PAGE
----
Lindsey Manufacturing Judge Tentatively Dismisses Executives’ Bribery Case
Two Lindsey Manufacturing Co. executives won a tentative ruling dismissing their convictions on charges that they bribed officials at a Mexican state-owned utility.
U.S. District Judge Howard Matz in Los Angeles issued the order at a hearing today dismissing the case against Keith Lindsey, president of the closely held maker of emergency electricity towers, and Steve Lee, its finance chief. The judge cited government misconduct including providing false information to get a search warrant, making unauthorized searches and giving incorrect testimony to a grand jury.
Jeffrey Goldberg, a Justice Department lawyer, told the judge the prosecution made honest mistakes that didn’t call for a misconduct finding.
“We regret those mistakes,” Goldberg said. “We strive to get it right every time, and in this case we didn’t get it right every time.”
Matz said he would issue a final order tomorrow without indicating what if any changes he might make.
A jury in May found Lindsey and Lee guilty of violating the Foreign Corrupt Practices Act. The defendants faced as long as five years in prison for each of five counts of bribing a foreign official, as well as five years for a conspiracy count.
Prosecutors said the men knew that a 30 percent sales commission they paid Enrique Aguilar, a Mexican company representative, was used to cover more than $5 million in bribes to officials at Comision Federal de Electricidad.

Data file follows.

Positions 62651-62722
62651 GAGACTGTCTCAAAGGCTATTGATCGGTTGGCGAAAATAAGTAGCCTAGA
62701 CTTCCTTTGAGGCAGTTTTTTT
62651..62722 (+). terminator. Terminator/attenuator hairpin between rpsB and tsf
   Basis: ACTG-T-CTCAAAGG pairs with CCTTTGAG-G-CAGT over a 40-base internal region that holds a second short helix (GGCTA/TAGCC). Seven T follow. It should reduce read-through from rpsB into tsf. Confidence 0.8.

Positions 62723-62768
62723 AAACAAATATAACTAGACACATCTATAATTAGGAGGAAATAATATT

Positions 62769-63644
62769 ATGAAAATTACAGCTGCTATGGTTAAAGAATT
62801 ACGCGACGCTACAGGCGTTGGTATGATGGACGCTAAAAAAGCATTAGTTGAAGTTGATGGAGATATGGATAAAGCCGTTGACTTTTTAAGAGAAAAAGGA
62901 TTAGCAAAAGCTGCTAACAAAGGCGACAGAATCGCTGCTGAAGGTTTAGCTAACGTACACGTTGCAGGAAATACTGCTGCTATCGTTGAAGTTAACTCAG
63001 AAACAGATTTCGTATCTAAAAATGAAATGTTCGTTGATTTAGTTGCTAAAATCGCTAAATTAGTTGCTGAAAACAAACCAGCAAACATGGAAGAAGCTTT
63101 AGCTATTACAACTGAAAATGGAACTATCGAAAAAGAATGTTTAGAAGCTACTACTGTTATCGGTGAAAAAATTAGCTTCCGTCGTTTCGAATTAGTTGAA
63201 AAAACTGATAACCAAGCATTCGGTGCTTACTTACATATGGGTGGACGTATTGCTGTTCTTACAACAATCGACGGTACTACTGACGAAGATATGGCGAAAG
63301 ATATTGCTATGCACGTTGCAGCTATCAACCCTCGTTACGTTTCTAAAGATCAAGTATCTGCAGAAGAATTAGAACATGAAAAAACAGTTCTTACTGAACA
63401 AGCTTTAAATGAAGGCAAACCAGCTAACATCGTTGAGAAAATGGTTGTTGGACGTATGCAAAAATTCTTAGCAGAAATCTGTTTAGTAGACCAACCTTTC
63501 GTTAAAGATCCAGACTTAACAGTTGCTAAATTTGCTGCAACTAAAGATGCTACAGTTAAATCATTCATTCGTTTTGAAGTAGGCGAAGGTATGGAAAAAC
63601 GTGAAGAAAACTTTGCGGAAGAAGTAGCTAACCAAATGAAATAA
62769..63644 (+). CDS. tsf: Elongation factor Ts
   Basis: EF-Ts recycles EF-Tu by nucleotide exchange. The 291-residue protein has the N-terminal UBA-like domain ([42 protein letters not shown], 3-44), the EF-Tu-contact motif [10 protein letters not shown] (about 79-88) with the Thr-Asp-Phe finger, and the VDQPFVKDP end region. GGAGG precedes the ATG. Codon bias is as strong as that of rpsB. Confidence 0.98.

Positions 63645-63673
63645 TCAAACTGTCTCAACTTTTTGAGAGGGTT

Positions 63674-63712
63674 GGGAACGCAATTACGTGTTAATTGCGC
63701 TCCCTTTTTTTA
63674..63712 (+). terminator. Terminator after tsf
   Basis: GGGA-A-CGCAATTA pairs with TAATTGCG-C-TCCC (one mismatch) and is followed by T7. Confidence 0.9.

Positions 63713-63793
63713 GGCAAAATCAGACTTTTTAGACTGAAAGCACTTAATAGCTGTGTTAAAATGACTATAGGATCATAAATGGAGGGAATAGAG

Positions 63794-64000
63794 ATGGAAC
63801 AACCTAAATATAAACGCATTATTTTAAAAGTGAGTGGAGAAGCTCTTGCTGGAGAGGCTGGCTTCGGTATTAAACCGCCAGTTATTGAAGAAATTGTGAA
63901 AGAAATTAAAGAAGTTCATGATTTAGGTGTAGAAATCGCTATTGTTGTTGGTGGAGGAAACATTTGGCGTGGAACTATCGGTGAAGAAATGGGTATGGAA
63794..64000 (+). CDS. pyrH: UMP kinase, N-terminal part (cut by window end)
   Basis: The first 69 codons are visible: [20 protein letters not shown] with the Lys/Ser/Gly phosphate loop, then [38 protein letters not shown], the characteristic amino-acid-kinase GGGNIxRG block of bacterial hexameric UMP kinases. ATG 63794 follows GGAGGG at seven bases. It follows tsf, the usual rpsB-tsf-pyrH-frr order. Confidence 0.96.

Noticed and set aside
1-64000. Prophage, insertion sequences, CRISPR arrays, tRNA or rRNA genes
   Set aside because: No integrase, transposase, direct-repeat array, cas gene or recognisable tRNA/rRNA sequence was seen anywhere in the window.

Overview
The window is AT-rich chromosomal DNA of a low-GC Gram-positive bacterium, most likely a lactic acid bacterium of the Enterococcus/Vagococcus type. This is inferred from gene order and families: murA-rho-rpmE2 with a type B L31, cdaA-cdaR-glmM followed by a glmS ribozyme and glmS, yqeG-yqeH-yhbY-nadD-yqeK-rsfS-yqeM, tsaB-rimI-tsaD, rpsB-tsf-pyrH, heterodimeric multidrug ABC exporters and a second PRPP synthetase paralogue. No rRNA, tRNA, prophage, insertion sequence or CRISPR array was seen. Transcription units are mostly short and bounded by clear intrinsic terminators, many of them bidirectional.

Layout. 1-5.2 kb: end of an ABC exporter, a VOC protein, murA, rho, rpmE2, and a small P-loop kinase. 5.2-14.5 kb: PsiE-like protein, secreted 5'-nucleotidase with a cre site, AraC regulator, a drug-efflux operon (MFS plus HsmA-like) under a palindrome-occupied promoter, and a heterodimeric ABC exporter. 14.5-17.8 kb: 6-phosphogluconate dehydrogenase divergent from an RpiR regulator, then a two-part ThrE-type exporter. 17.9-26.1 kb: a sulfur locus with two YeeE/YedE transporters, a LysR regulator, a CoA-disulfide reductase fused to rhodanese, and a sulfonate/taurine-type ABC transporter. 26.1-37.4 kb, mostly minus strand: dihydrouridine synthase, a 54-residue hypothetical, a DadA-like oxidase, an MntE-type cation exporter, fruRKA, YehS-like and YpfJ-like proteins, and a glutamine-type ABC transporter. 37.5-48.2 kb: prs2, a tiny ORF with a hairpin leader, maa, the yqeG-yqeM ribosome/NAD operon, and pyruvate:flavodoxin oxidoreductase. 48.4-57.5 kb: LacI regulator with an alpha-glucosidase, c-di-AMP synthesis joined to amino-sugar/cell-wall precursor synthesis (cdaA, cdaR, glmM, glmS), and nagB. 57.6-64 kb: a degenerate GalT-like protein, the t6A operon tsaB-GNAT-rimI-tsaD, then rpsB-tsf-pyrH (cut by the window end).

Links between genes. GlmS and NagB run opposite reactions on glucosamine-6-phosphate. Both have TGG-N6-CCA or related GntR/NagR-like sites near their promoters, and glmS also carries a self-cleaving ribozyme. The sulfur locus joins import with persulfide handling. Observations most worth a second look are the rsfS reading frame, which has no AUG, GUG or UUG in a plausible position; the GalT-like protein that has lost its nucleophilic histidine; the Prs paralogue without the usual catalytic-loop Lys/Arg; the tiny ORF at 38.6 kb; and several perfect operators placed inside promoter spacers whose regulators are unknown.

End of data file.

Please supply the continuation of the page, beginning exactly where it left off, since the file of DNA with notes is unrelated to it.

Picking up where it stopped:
Lindsey Manufacturing, based in Azusa, California, retained Aguilar in 2002 after repeatedly failing to win contracts legitimately in previous years, prosecutors claimed.
“The government is fond of saying that the courts should send a message to people who might commit a crime,” Jan Handzlik, a lawyer for the defendants, said after the hearing. “This court has sent a message that there should be fairness and justice in the process.”
Handzlik said prosecutors “purposefully and deliberately” withheld from the defense transcripts of an investigator’s testimony before a grand jury because they wanted to hide the misstatements the investigator had made.
“We are awaiting the court’s final ruling, and we will carefully review the order to consider appropriate steps,” Thom Mrozek, a spokesman for the U.S. attorney in Los Angeles, said in an e-mailed statement.
The case is U.S. v. Aguilar, 10-1031, U.S. District Court, Central District of California (Los Angeles).
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